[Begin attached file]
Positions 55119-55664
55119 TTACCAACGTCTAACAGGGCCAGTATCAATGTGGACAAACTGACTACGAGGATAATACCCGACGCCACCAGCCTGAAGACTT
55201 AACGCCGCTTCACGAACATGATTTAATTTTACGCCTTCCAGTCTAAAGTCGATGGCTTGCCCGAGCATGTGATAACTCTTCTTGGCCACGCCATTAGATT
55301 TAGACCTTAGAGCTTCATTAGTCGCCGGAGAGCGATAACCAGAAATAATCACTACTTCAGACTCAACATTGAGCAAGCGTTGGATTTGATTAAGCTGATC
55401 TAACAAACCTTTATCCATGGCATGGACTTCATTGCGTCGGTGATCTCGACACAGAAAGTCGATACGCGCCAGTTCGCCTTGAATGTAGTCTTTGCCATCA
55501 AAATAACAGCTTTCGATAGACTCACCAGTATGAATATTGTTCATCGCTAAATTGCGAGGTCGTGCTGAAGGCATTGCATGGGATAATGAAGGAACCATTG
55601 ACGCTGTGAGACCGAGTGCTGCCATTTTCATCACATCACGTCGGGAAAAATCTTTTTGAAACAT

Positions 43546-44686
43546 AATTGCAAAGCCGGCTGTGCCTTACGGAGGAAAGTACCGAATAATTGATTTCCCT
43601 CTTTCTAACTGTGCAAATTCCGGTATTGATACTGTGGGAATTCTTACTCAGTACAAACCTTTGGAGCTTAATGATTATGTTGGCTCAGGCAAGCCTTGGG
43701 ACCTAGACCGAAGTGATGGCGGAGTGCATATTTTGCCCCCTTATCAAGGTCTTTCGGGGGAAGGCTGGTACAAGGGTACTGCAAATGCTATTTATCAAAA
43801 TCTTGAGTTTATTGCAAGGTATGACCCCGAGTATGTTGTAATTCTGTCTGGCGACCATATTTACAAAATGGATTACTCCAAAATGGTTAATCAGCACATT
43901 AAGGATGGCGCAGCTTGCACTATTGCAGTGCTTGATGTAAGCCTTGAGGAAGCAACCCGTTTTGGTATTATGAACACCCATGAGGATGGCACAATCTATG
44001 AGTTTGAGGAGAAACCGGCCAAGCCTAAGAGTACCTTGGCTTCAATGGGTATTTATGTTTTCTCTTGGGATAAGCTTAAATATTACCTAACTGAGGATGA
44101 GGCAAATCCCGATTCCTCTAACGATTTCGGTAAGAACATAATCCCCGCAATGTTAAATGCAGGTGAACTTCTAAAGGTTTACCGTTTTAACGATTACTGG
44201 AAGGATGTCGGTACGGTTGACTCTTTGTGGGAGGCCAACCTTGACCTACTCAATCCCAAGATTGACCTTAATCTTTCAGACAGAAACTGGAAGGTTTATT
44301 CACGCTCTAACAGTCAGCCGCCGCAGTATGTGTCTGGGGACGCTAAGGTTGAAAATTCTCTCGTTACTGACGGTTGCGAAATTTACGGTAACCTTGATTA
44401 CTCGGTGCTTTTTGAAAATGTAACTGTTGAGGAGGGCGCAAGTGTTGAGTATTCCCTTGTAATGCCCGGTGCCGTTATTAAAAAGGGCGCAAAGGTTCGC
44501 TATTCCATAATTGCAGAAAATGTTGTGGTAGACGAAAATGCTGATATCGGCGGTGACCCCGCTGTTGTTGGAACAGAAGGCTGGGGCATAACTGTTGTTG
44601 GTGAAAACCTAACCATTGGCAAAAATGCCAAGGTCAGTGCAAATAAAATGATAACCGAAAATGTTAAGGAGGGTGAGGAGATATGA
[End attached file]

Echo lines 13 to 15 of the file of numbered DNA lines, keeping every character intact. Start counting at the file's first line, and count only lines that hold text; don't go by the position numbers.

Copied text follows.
43901 AAGGATGGCGCAGCTTGCACTATTGCAGTGCTTGATGTAAGCCTTGAGGAAGCAACCCGTTTTGGTATTATGAACACCCATGAGGATGGCACAATCTATG
44001 AGTTTGAGGAGAAACCGGCCAAGCCTAAGAGTACCTTGGCTTCAATGGGTATTTATGTTTTCTCTTGGGATAAGCTTAAATATTACCTAACTGAGGATGA
44101 GGCAAATCCCGATTCCTCTAACGATTTCGGTAAGAACATAATCCCCGCAATGTTAAATGCAGGTGAACTTCTAAAGGTTTACCGTTTTAACGATTACTGG